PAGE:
Keeping TABs on Your Phone

Literally. As in an application to keep Ukulele TABs on your telephone.

There are a lot of apps for the iPhone. There are plenty of Ukulele apps for the iPhone. Since I don’t own an iPhone (I gave up waiting for Verizon to get the iPhone and went with an Android phone), I can’t review any of the apps for you. But I can review some Android apps.

And one of the best–at least for Uke TABs–is, oddly enough, called Uke Tabs. It’s put out by Ukulele-Tabs.com (a site which you should be on for Uke TABs and lessons). The app allows you to do a number of things, including:

  • Browse tabs by artists
  • Browse monthly top tabs
  • Browse overall top tabs
  • Search tabs by artist or title
  • Generate a random tab
  • Save tabs for quick and offline viewing

And the best part about Uke Tabs is it’s free.

The only quibble I have with the app is that it doesn’t show full lyrics. Probably to get around copyright restrictions, it uses “XXX” in place of some lyrics. This is fine for songs you know, but not very helpful for songs you don’t know and are trying to learn.

Still, it’s a nice little app. It would be worth it even if it weren’t free.

You can grab the app from here, using the QR Code.

More uBass Videos

There’s been a distinct lack of uBass news lately, so I thought I’d post some cool videos featuring a uBass for your viewing and listening pleasure.

These are definitely worth checking out:

As always, Magnus Sjoquist is worth watching. Here’s a new video from him, part of his Jammin’ with a uBass series.

Our friend WS64 has a new video cover of Willie Nelson’s “Me and Paul.”

Sebastiano Mereu has a pretty nice cover of Maroon 5’s “Misery.”

Here’s a nice original by Astro Defenders and the Goose (pictured above) called “Sergeant Annie.”

Enjoy.

 

Everything I Learned About the Ukulele I Learned on the Internet

And that’s part of the problem.

The Internet is a great place to learn things. But it’s also full or wrong information. There are plenty of “experts” on the Internet. Unfortunately, a lot of them are just plain wrong.

One of the most popular questions on the Uke forums and Blogs seems to be about transposing guitar chords to the Ukulele. Somebody will find a song in guitar TAB or a chord sheet and want to play it on the Ukulele.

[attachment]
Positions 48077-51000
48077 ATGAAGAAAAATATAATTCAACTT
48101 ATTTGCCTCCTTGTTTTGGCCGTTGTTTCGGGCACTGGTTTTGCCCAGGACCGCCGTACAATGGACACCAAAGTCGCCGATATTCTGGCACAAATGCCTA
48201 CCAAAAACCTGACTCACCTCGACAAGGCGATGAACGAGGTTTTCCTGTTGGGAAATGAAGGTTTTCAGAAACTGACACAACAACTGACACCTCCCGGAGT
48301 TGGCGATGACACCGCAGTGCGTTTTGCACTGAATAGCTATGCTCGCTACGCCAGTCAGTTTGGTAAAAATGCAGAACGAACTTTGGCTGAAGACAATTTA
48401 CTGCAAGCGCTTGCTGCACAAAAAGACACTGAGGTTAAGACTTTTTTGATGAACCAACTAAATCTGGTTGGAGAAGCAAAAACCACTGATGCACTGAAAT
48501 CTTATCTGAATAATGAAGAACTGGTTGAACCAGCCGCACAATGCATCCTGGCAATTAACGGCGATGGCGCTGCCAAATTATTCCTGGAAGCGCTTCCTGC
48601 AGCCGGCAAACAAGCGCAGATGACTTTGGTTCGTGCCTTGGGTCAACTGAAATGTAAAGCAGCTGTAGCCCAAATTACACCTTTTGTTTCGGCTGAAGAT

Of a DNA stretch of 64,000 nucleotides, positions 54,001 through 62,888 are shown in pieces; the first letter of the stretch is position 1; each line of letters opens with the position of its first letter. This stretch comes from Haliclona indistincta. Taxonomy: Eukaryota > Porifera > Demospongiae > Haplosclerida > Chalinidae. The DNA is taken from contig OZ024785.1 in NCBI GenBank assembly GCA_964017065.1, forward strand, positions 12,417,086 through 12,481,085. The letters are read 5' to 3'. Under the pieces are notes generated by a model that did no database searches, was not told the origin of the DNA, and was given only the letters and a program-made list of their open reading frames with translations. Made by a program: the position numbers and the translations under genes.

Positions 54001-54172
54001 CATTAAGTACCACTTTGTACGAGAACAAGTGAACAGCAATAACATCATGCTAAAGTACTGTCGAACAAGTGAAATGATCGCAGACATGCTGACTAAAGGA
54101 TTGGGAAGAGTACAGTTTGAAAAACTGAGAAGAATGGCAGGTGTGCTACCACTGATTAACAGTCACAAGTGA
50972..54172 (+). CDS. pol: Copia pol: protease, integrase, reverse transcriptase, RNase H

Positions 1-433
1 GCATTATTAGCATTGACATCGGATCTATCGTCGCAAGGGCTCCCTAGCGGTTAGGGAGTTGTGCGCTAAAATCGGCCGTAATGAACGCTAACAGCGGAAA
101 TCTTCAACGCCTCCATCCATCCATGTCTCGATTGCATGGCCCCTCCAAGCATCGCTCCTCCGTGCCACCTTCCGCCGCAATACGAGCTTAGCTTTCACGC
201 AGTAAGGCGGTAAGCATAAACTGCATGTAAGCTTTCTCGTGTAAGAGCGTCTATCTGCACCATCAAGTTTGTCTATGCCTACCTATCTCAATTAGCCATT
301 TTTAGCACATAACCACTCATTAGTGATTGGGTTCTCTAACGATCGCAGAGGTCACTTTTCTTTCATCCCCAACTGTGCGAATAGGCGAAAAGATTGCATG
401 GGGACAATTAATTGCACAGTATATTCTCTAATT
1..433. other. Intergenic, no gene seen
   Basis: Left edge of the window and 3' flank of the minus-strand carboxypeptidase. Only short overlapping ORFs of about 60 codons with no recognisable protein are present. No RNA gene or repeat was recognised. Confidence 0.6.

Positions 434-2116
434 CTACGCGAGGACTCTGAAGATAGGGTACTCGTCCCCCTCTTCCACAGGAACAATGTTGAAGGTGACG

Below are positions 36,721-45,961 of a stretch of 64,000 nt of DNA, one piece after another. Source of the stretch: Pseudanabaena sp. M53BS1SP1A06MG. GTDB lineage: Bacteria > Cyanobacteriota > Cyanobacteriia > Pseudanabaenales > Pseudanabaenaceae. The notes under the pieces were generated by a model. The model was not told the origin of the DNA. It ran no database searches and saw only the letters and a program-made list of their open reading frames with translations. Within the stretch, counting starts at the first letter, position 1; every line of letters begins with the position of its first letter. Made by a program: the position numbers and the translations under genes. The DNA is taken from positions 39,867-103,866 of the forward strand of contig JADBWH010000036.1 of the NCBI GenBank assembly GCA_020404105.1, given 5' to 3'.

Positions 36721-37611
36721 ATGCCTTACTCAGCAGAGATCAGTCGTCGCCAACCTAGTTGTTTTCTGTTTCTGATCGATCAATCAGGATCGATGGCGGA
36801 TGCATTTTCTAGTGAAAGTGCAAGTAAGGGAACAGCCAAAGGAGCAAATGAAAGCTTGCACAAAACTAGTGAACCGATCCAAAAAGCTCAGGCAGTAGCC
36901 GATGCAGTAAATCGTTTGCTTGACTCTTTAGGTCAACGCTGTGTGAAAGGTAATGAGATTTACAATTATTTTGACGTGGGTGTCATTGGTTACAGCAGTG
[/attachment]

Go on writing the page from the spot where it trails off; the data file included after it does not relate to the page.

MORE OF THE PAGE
Invariably, the question goes like this one from an actual blog: “I found a song I like and tried searching for the chords but they only come up as guitar chords. Here are the chords. I want them in ukulele form: A#, F, Cm, Dm, D#, E#. I want to know how to play it on the ukulele. Does anyone know how to convert the chords from guitar to ukulele?”

Sounds like a reasonable question. Right?

Well, no, actually, it’s not. Because there’s no need to transpose the guitar chords to “Ukulele form”. The chords are the same. An A# on the guitar is an A# on the Ukulele. The chord shapes most likely will be fingered differently on the guitar and the Ukulele, but an A# is an A#. An A# on the guitar doesn’t become a C on the Ukulele. The chords will sound different because the Ukulele is tuned higher than the guitar.

Obviously you can transpose the chords from guitar to Ukulele if you want to. Maybe the song doesn’t sound so great in the higher register of the Ukulele. But you don’t have to. There is no need to assume the chords on the Ukulele are different than the chords on a guitar. If a song you like has the guitar chords A#, F, Cm, Dm, D#, E#, just play those chords on the Ukulele (using the correct chord fingerings for the Uke of course). That’s all there is to it.

Now, if the questioner is asking how to form the chord shapes on a Ukulele, that’s a different problem. But that’s not what he’s asking. He wants to know how to translate a guitar A# into a Ukulele A#.

Even worse, someone answered the question. And got it half right. Here’s what the answer was: “The four strings of the Uke are the same as the top four on the guitar. You would play a A# the same as a guitar.”

That would be true if your are playing a Baritone Uke or using a Tenor Uke tuned D-G-B-E. But if you’re playing a Soprano, Concert or Tenor in standard C tuning (G-C-E-A), that would not be true at all. It would be even worse if you are using the older tuning of A-D-F#-B.

The questioner never mentioned what size Ukulele he’s playing, so this answer ranges from not very helpful to downright incorrect. He’s assuming all Ukulele players are tuning to D-G-B-E. Which all of them don’t.

The Internet can be a wonderful thing. But you can’t always trust what you read.

That’s One Bad Axe You Got There

Can you say “Jumping on the Bandwagon”?

Music Factory Direct, an online retailer of musical instruments, has a line of Ukuleles, called BadAax. Mostly sopranos, the BadAax Ukes come in solid Koa and Maple laminate versions. They do seem to have one Baritone though.

Their budget line of Sopranos comes in Green, Pink, Yellow, Black and Blue, and features Maple bodies, Mahogany fingerboards and metal geared tuners. These retail for $30. They also have a Mahogany Soprano and Baritone model for $50, featuring Mahogany top, back and sides and a Rosewood fingerboard.

Their top-of-the-line model is the new solid Koa Soprano, featuring a Rosewood fingerboard and bridge, a bone nut and saddle and metal tuners. These retail for $160.